Hyperuniform states of matter are correlated systems that are characterized by an anomalous suppression of long-wavelength (i.e., large-length-scale) density fluctuations compared to those found in garden-variety disordered systems, such as ordinary fluids and amorphous solids. All perfect crystals, perfect quasicrystals and special disordered systems are hyperuniform. Thus, the hyperuniformity concept enables a unified framework to classify and structurally characterize crystals, quasicrystals and the exotic disordered varieties. While disordered hyperuniform systems were largely unknown in the scientific community over a decade ago, now there is a realization that such systems arise in a host of contexts across the physical, materials, chemical, mathematical, engineering, and biological sciences, including disordered ground states, glass formation, jamming, Coulomb systems, spin systems, photonic and electronic band structure, localization of waves and excitations, self-organization, fluid dynamics, number theory, stochastic point processes, integral and stochastic geometry, the immune system, and photoreceptor cells. Such unusual amorphous states can be obtained via equilibrium or nonequilibrium routes, and come in both quantum-mechanical and classical varieties. The connections of hyperuniform states of matter to many different areas of fundamental science appear to be profound and yet our theoretical understanding of these unusual systems is only in its infancy. The purpose of this review article is to introduce the reader to the theoretical foundations of hyperuniform ordered and disordered systems. Special focus will be placed on fundamental and practical aspects of the disordered kinds, including our current state of knowledge of these exotic amorphous systems as well as their formation and novel physical properties.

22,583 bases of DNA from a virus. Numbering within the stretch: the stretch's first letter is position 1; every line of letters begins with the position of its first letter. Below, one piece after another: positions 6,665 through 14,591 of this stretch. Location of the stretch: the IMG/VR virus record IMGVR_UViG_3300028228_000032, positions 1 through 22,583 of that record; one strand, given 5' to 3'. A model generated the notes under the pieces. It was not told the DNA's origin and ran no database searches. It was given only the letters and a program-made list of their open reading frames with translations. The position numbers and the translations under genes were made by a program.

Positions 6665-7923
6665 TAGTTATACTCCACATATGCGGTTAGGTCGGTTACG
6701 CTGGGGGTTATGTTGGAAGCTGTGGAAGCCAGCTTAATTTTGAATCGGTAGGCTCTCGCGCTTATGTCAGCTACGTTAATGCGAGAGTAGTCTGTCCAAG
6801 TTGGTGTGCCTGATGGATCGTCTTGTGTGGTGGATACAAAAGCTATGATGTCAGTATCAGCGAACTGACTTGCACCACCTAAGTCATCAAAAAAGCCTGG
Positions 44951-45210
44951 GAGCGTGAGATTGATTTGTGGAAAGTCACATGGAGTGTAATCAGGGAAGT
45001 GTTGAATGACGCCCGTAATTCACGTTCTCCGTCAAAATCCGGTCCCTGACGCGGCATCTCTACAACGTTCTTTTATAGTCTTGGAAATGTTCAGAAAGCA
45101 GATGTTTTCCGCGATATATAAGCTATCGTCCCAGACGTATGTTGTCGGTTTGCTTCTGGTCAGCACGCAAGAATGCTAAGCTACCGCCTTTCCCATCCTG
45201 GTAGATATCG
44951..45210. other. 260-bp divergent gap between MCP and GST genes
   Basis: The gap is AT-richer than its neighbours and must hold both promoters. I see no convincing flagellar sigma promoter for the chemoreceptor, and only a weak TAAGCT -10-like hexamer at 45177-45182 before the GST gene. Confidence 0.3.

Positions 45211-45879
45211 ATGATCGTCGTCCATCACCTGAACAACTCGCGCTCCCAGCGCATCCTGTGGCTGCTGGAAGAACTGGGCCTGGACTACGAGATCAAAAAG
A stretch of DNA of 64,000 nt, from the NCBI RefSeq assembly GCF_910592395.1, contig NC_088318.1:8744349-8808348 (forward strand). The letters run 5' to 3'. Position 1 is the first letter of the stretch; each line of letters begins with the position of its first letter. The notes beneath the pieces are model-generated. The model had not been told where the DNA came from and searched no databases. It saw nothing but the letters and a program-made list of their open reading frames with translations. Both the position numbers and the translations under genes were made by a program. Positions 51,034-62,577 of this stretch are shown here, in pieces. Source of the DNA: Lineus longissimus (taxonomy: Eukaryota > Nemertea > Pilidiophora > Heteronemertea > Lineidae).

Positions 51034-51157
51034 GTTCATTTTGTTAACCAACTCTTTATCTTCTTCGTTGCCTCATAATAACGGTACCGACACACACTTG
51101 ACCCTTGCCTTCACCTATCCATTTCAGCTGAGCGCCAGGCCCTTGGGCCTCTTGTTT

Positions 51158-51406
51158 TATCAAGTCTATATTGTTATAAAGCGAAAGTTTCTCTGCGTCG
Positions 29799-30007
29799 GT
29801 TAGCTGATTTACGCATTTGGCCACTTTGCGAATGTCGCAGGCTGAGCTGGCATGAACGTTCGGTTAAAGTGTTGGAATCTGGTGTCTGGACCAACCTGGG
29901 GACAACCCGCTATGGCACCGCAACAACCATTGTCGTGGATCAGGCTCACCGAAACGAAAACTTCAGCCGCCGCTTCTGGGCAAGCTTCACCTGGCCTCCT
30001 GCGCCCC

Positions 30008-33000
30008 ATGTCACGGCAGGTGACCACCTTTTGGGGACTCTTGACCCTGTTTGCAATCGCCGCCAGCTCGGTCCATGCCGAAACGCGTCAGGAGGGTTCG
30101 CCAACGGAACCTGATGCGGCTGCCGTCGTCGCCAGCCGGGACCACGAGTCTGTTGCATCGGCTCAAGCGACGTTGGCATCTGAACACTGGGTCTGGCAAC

All Science Journal Classification (ASJC) codes
- Physics and Astronomy(all)